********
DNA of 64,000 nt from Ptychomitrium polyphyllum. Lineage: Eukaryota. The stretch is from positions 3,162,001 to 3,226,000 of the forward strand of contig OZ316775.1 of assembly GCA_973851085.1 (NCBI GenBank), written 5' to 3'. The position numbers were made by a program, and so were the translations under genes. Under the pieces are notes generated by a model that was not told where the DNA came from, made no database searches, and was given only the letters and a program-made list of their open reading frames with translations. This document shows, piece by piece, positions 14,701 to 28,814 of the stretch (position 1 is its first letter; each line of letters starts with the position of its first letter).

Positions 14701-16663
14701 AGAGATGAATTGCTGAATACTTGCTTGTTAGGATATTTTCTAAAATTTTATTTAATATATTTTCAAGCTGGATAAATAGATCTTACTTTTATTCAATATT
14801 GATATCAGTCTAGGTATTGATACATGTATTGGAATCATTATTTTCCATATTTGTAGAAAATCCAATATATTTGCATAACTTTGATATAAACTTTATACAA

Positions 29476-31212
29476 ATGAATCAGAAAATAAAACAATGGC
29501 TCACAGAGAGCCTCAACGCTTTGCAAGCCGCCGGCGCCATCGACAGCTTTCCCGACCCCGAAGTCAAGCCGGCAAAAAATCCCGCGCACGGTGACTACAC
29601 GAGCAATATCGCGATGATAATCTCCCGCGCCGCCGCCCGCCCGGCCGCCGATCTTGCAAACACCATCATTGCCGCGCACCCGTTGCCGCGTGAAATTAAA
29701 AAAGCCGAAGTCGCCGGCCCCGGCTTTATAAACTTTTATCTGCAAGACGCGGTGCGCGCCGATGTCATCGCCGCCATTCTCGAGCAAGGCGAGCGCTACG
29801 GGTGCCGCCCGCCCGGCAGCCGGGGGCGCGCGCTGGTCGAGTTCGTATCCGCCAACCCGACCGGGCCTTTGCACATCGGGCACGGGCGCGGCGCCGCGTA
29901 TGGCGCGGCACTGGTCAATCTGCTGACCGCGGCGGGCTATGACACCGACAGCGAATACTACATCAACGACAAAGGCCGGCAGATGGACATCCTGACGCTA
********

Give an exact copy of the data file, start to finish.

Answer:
DNA of 64,000 nt from Ptychomitrium polyphyllum. Lineage: Eukaryota. The stretch is from positions 3,162,001 to 3,226,000 of the forward strand of contig OZ316775.1 of assembly GCA_973851085.1 (NCBI GenBank), written 5' to 3'. The position numbers were made by a program, and so were the translations under genes. Under the pieces are notes generated by a model that was not told where the DNA came from, made no database searches, and was given only the letters and a program-made list of their open reading frames with translations. This document shows, piece by piece, positions 14,701 to 28,814 of the stretch (position 1 is its first letter; each line of letters starts with the position of its first letter).

Positions 14701-16663
14701 AGAGATGAATTGCTGAATACTTGCTTGTTAGGATATTTTCTAAAATTTTATTTAATATATTTTCAAGCTGGATAAATAGATCTTACTTTTATTCAATATT
14801 GATATCAGTCTAGGTATTGATACATGTATTGGAATCATTATTTTCCATATTTGTAGAAAATCCAATATATTTGCATAACTTTGATATAAACTTTATACAA

Positions 29476-31212
29476 ATGAATCAGAAAATAAAACAATGGC
29501 TCACAGAGAGCCTCAACGCTTTGCAAGCCGCCGGCGCCATCGACAGCTTTCCCGACCCCGAAGTCAAGCCGGCAAAAAATCCCGCGCACGGTGACTACAC
29601 GAGCAATATCGCGATGATAATCTCCCGCGCCGCCGCCCGCCCGGCCGCCGATCTTGCAAACACCATCATTGCCGCGCACCCGTTGCCGCGTGAAATTAAA
29701 AAAGCCGAAGTCGCCGGCCCCGGCTTTATAAACTTTTATCTGCAAGACGCGGTGCGCGCCGATGTCATCGCCGCCATTCTCGAGCAAGGCGAGCGCTACG
29801 GGTGCCGCCCGCCCGGCAGCCGGGGGCGCGCGCTGGTCGAGTTCGTATCCGCCAACCCGACCGGGCCTTTGCACATCGGGCACGGGCGCGGCGCCGCGTA
29901 TGGCGCGGCACTGGTCAATCTGCTGACCGCGGCGGGCTATGACACCGACAGCGAATACTACATCAACGACAAAGGCCGGCAGATGGACATCCTGACGCTA